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Hugh May

Hugh May (1621 – 21 February 1684) was an English architect in the period after the Restoration of King Charles II. He worked in the era which fell between the first introduction of Palladianism into England by Inigo Jones, and the full flowering of English Baroque under John Vanbrugh and Nicholas Hawksmoor. His own work was influenced by both Jones' work, and by Dutch architecture. Although May's only surviving works are Eltham Lodge, and the east front, stables and chapel at Cornbury House, his designs were influential. Together with his contemporary, Sir Roger Pratt, May was responsible for introducing and popularising an Anglo-Dutch type of house, which was widely imitated.[1]


Hugh May was the seventh son of John May of Rawmere, in Mid Lavant, West Sussex, by his wife, Elizabeth Hill, and was baptised on 2 October 1621.[2] He was a first cousin of Baptist May, Charles II's Keeper of the Privy Purse. As a member of a Royalist family, Hugh May spent the years of Oliver Cromwell's Commonwealth in the service of the Duke of Buckingham. May arranged the transport of artworks from the Duke's York House to Holland, where the Duke was in exile. Here, May was exposed to recent developments in Dutch Classical architecture, and the simple but refined brick-built houses designed by Jacob van Campen and Pieter Post.[3] May was a friend of the painter Peter Lely, and in 1656 the two of them travelled to Charles II's court in exile.[2] Besides Lely, May's circle included Samuel Pepys, who called May a "very ingenious man",[2] Roger North and John Evelyn, whom May assisted in translating Roland Fréart's Parallel of Architecture.[2] No drawings by May survive, and he perhaps relied on draughtsmen instead. He died at the age of 63, and was buried in the church at Mid Lavant.[2]


At the Restoration of Charles II, May was rewarded for his loyalty by being appointed Paymaster of the King's Works on 29 June 1660.[2] His architectural commissions came from Court acquaintances, and his first completed work was Eltham Lodge, Kent (1663–1664), for Sir John Shaw, 1st Baronet. Built in brick, with a stone pediment and Ionic pilasters, the double-pile house reflected Dutch influence. Cornbury House, Oxfordshire (1663–1668), was built in a similar style, but with a Corinthian pediment, for Edward Hyde, 1st Earl of Clarendon. May's most prominent house was Berkeley House, on Piccadilly, London (1664–1666, demolished 1733), for Lord Berkeley.[3] It was again in the same style, but with the addition of quadrant colonnades, a feature derived from Palladio, and which was again much imitated. At Cassiobury, Hertfordshire (1674, demolished 1922), May added wings to the home of the Earl of Essex, and redesigned some of the interiors, giving the woodcarver Grinling Gibbons his first major commission. It is possible that May was the architect of the first Burlington House, for Sir John Denham, and he certainly advised the Earl of Burlington after he purchased the house in 1667. He was also involved in construction or alterations at Chilton Lodge, Berkshire (1666, rebuilt), Holme Lacy, Herefordshire (1673–1674), and Moor Park, Hertfordshire (1679–1684, rebuilt).[2]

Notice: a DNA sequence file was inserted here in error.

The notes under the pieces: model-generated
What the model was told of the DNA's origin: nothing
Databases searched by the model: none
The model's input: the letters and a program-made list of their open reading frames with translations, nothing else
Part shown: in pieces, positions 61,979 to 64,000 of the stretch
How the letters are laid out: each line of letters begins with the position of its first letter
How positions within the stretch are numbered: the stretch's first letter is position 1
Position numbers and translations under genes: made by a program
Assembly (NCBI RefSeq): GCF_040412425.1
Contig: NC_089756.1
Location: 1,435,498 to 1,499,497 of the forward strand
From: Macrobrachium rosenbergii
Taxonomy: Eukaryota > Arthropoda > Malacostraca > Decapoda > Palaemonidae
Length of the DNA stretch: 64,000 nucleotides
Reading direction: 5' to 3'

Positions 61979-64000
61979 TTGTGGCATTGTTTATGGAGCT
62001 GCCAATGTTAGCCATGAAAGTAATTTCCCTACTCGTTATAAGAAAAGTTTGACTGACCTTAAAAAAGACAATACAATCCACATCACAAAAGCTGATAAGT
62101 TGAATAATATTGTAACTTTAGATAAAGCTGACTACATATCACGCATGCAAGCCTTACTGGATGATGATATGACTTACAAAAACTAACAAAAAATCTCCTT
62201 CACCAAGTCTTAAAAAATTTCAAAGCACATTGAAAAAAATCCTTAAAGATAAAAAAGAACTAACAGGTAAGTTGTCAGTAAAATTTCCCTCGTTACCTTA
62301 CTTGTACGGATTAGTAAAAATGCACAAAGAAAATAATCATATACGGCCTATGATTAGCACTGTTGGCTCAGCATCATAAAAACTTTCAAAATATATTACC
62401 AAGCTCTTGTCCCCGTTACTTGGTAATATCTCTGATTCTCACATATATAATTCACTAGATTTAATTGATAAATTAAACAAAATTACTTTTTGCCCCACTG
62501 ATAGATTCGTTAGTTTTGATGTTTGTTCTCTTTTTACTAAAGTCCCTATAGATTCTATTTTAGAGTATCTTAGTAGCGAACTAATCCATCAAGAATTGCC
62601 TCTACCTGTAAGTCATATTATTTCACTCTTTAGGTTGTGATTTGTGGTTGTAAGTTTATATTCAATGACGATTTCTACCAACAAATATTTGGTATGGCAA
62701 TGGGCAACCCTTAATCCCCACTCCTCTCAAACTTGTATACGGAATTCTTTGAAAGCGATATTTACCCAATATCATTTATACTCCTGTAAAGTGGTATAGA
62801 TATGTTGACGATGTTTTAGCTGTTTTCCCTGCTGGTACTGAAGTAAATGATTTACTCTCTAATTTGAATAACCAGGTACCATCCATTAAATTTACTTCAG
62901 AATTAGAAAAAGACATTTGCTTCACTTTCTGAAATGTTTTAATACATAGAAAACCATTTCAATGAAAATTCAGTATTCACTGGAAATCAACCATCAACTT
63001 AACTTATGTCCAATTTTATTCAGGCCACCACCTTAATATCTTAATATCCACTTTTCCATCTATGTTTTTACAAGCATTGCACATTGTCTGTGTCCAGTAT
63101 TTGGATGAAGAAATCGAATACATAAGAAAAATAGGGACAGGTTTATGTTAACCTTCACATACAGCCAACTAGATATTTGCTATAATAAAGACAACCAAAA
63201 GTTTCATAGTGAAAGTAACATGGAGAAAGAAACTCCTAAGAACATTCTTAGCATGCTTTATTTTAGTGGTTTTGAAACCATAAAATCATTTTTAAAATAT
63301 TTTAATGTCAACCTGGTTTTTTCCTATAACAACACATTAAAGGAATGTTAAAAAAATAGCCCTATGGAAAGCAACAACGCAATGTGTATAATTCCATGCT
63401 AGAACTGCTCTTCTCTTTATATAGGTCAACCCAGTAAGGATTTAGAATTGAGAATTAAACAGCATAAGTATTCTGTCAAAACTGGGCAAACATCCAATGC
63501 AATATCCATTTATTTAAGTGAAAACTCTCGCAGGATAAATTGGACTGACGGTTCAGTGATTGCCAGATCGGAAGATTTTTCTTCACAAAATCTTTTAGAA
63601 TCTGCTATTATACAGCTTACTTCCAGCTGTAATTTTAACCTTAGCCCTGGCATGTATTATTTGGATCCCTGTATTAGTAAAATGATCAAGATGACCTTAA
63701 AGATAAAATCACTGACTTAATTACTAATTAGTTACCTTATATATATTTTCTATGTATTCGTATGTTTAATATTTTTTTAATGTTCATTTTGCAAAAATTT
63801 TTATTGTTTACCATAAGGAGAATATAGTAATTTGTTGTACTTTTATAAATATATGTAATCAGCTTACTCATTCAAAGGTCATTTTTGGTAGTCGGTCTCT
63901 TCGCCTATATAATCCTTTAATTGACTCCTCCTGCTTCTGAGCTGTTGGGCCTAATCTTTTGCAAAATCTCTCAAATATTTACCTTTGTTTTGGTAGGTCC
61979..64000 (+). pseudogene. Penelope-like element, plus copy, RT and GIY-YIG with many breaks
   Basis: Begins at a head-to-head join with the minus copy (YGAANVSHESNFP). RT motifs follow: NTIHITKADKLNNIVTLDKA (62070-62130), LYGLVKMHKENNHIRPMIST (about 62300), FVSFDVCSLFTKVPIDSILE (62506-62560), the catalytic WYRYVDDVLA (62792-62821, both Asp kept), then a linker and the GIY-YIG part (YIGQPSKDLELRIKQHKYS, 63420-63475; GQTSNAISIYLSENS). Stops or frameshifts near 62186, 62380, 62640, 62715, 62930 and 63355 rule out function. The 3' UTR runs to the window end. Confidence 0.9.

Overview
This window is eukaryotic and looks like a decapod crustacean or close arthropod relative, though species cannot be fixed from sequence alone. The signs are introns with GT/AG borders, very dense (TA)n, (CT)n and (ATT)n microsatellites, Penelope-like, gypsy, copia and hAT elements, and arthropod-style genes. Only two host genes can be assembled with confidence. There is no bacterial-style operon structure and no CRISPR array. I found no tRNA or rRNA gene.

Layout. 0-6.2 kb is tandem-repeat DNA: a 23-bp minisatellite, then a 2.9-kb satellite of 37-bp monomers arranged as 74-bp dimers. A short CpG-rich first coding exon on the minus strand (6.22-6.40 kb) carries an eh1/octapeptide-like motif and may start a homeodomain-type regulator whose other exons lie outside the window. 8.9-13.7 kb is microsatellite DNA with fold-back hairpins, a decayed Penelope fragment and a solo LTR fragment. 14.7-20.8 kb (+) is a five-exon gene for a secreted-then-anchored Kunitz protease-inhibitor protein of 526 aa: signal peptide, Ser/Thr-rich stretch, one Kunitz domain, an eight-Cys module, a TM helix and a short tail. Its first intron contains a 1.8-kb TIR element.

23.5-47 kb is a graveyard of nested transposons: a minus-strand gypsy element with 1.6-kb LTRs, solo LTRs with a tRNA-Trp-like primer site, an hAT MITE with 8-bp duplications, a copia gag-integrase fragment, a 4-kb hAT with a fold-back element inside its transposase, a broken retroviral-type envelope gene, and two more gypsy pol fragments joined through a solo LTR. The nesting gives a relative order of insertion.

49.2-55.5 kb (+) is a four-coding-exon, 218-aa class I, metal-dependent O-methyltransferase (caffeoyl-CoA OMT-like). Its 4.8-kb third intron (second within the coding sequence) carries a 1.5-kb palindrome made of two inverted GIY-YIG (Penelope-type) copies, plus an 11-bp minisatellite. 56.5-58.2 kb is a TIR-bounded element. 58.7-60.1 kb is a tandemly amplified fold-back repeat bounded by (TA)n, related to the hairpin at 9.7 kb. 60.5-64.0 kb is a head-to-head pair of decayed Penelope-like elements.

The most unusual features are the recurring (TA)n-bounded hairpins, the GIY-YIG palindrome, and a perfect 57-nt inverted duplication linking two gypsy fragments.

May's houses drew on contemporary Dutch classicism, as exemplified by the Mauritshuis (1636–1641), and introduced an economical, yet classically refined, style of house into England. Simpler than the work of Jones, or Pratt, the style was widely imitated, for example at Melton Constable, Norfolk (1665), or Ramsbury Manor, Wiltshire (1681–1686). May's and Pratt's developments of Inigo Jones' works influenced their contemporary Sir Christopher Wren, and spread to Scotland in the work of Sir William Bruce.[4]

St George's Hall, Windsor Castle, in 1819
Royal Chapel, Windsor Castle, in 1819

Rebuilding London

Following the Great Fire of London, in September 1666, May was one of the three "Commissioners for Rebuilding the City of London", appointed by Charles II. The others were Roger Pratt and Christopher Wren, and along with three representatives of the City of London, Robert Hooke, Edward Jerman and Peter Mills, they were charged with surveying the damage, and promoting methods of rebuilding. The commissioners' work led to two Parliamentary acts for rebuilding, in 1666 and 1670, although May's role in the reconstruction work was limited.[5]

Windsor Castle

In June 1668, May was promoted to Comptroller of the King's Works, and was also appointed Clerk to the Recognizances, an office of the Court of Common Pleas.[2] In November 1673, he was further appointed Comptroller of the Works at Windsor Castle, where, from 1675, he remodelled the upper ward, adding to the apartments of Queen Catherine of Braganza, and built St George's Hall and the Royal Chapel. Again working with Gibbons, and the painter Antonio Verrio, May created a series of baroque interiors, the grandest of which, St George's Hall, served as a model for Wren's Great Hall at Greenwich Palace.[1] The hall was demolished in 1826, when Sir Jeffry Wyatville remodelled the castle for King George IV, although the Queen's Audience Chamber and Presence Chamber survive in altered form.[1]


  1. ^ a b c Summerson, p.175
  2. ^ a b c d e f g h Colvin, pp.646–648
  3. ^ a b Summerson, p.174
  4. ^ Colvin, pp.172–176
  5. ^ Summerson, p.187


1 Annotation

Second Reading

San Diego Sarah  •  Link

While little of Hugh May's work survives, he was an integral part of Charles II's plan to make England a world leader of fashion and technology, and worked closely with Christopher Wren on plans for London after the Great Fire.

A short article with pictures, explaining the role of architecture, and highlighting the importance of Clarendon House, is at…

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Chart showing the number of references in each month of the diary’s entries.